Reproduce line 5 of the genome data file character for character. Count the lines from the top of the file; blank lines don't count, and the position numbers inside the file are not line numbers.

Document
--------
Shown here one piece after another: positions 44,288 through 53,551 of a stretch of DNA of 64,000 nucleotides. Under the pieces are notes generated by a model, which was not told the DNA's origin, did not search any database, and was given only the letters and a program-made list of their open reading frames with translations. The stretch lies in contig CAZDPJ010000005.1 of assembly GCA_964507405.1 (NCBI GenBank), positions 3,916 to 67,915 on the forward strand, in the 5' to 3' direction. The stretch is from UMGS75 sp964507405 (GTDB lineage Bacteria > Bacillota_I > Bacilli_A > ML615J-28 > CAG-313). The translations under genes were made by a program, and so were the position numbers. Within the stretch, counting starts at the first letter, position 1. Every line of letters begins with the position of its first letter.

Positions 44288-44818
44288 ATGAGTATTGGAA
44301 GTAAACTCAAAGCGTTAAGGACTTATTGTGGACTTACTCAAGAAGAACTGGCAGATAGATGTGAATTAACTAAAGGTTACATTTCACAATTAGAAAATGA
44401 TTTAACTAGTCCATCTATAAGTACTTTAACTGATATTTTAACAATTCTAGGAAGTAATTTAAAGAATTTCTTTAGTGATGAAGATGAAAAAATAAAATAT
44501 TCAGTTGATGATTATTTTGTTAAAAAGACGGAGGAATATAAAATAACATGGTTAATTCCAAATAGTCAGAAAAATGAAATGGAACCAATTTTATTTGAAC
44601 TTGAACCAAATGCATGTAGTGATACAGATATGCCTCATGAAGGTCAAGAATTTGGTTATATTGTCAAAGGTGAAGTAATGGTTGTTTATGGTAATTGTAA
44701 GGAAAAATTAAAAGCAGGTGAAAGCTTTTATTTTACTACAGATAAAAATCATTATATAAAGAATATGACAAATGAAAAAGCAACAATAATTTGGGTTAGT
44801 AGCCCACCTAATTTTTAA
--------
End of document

44401 TTTAACTAGTCCATCTATAAGTACTTTAACTGATATTTTAACAATTCTAGGAAGTAATTTAAAGAATTTCTTTAGTGATGAAGATGAAAAAATAAAATAT